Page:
Scott Simon

Scott Simon is one of America's most admired writers and broadcasters. He is the host of Weekend Edition Saturday and is one of the hosts of NPR's morning news podcast Up First. He has reported from all fifty states, five continents, and ten wars, from El Salvador to Sarajevo to Afghanistan and Iraq. His books have chronicled character and characters, in war and peace, sports and art, tragedy and comedy.

Weekend Edition Saturday has been called by the Washington Post, "the most literate, witty, moving, and just plain interesting news show on any dial," and by Brett Martin of Time Out New York, "the most eclectic, intelligent two hours of broadcasting on the airwaves." Simon has won every major award in broadcasting, including the Peabody, the Emmy, the Columbia-DuPont, the Ohio State Award, the Robert F. Kennedy Journalism Award, and the Sidney Hillman Award. He received the Presidential End Hunger Award for his coverage of the Ethiopian civil war and famine, and a special citation from the Peabody Awards for his weekly essays, which were cited as "consistently thoughtful, graceful, and challenging." He has also received the Barry M. Goldwater Award from the Human Rights Fund. Recently, he was awarded the Studs Terkel Award.

Simon has hosted many television specials, including the PBS's "State of Mind," "Voices of Vision," and "Need to Know." "The Paterson Project" won a national Emmy, as did his two-hour special from the Rio Earth Summit meeting. He co-anchored PBS's "Millennium 2000" coverage in concert with the BBC, and has co-hosted the televised Columbia-DuPont Awards. He also became familiar to viewers in Great Britain as host of the continuing BBC series, "Eyewitness," and a special on the White House press corps. He has appeared as a guest and commentator on all major networks, including BBC, NBC, CNN, and ESPN.

Simon has contributed articles to The New York Times, The Los Angeles Times, The New York Times Book Review, The Wall Street Journal, The Sunday Times of London, The Guardian, and Gourmet among other publications, and won a James Beard Award for his story, "Conflict Cuisine" in Gourmet. He has received numerous honorary degrees.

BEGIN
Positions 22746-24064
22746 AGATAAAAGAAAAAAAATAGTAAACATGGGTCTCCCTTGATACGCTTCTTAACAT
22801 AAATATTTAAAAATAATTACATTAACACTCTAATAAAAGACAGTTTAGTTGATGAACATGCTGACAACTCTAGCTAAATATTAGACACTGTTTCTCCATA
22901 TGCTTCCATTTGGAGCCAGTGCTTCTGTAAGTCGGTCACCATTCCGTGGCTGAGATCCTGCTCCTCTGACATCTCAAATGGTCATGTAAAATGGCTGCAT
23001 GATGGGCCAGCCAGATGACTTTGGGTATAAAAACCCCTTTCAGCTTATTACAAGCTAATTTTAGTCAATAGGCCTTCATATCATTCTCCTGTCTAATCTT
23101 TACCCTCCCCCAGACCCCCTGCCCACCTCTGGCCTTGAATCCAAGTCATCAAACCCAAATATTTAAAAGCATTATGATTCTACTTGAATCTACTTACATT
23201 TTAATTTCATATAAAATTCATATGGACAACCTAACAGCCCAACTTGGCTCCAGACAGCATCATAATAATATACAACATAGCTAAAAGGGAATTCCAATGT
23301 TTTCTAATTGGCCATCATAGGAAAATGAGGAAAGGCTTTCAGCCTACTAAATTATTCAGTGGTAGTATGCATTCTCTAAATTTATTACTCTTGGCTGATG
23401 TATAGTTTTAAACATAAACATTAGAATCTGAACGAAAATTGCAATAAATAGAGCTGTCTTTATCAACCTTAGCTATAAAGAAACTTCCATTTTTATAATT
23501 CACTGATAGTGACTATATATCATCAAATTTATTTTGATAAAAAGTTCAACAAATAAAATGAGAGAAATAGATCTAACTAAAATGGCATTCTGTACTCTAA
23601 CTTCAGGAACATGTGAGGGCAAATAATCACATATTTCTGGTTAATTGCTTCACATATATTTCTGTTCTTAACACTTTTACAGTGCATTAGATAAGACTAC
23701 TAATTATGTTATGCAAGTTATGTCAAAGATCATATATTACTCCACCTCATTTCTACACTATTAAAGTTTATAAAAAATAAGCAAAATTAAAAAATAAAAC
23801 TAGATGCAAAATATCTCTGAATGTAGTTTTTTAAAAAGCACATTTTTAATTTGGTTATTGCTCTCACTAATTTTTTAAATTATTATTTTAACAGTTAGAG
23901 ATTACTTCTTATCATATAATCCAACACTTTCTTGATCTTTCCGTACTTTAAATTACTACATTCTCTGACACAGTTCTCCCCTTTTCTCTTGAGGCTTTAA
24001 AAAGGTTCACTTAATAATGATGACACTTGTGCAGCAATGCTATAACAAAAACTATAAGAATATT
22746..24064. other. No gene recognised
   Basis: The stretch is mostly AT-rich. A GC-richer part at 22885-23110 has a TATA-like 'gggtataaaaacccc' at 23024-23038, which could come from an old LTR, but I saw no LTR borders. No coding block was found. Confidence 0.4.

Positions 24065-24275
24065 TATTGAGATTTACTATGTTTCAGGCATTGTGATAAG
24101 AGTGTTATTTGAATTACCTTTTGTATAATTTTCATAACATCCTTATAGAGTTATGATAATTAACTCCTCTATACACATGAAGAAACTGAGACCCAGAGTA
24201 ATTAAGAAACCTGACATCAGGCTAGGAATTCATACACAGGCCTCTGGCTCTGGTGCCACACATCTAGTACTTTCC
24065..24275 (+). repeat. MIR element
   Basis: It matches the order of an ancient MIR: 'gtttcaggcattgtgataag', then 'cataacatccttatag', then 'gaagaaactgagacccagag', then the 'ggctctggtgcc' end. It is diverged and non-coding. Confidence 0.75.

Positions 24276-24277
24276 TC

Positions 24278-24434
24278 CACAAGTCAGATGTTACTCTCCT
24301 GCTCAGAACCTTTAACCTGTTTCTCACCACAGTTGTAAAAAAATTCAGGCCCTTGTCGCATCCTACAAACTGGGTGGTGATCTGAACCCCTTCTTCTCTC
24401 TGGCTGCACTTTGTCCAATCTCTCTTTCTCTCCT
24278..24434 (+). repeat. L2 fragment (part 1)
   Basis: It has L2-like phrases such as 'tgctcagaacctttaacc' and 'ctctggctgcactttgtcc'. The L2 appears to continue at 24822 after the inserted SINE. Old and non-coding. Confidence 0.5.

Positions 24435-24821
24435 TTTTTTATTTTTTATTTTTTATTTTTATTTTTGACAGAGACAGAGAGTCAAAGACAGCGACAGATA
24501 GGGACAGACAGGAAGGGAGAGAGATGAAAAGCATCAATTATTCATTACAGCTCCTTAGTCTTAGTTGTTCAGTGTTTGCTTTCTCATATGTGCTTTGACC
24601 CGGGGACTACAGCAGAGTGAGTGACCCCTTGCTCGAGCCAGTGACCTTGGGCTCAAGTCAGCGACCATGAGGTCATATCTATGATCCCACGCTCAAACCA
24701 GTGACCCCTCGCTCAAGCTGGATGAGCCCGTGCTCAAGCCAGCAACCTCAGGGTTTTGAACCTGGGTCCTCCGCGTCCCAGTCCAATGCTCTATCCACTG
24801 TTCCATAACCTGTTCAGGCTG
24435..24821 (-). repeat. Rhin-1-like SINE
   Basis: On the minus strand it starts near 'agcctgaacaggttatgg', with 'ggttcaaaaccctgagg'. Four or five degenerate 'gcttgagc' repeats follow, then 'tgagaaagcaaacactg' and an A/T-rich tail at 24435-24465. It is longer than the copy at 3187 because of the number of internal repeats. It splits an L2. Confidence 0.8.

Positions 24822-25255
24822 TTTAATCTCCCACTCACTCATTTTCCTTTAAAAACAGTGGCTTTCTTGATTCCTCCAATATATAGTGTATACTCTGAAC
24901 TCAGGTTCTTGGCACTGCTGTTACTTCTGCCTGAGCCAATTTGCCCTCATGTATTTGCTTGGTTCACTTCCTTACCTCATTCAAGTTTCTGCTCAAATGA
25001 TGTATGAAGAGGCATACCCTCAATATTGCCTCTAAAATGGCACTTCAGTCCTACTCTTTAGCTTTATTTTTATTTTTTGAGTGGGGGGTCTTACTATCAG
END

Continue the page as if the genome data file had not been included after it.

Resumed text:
Sports Illustrated called his book Home and Away: Memoir of a Fan "extraordinary...uniformly superb...a memoir of such breadth and reach that it compares favorably with Fredrick Exley's A Fan's Notes." It was at the top of several non-fiction bestseller lists. His book, and Jackie Robinson and the Integration of Baseball, was Barnes and Noble's Sports Book of the Year. His novel, Pretty Birds, the story of two teenage girls in Sarajevo during the siege, received rave reviews, with Scott Turow calling it, "the most auspicious fiction debut by a journalist of note since Tom Wolfe's. . . always gripping, always tender, and often painfully funny. It is a marvel of technical finesse, close observation, and a perfectly pitched heart." Windy City, Simon's second novel, is a political comedy set in the Chicago City Council. Baby, We Were Meant for Each Other, an essay about the joys of adoption, was published in August 2010.

Simon's tweets to his 1.25 million Twitter followers from his mother's bedside in the summer of 2013 gathered major media attention around the world. They inspired his New York Times bestseller book Unforgettable: A Son, a Mother, and the Lessons of a Lifetime. Laura Hillenbrand, the author of Unbroken and Seabiscuit, called the book "poignant, funny, intimate, and unforgettable." Scott Turow called it "a treasure. It is as poignant and tender and wise as Tuesdays with Morrie, with the added virtues of being unflinching and, quite often, very funny." Laurie Halse Anderson just called the book, "Amazing. Breathtaking. Affirming. This book will change lives, restore hopes to the brokenhearted, and remind the rest of us what is truly important." Carlos Lozado of The Washington Post called it, in a rave review, "a book that easily matches its title."

Simon also wrote the book Just Getting Started with Tony Bennett. His latest books is My Cubs: A Love Story about his lifelong fandom of the Chicago Cubs, and their historic World Series victory.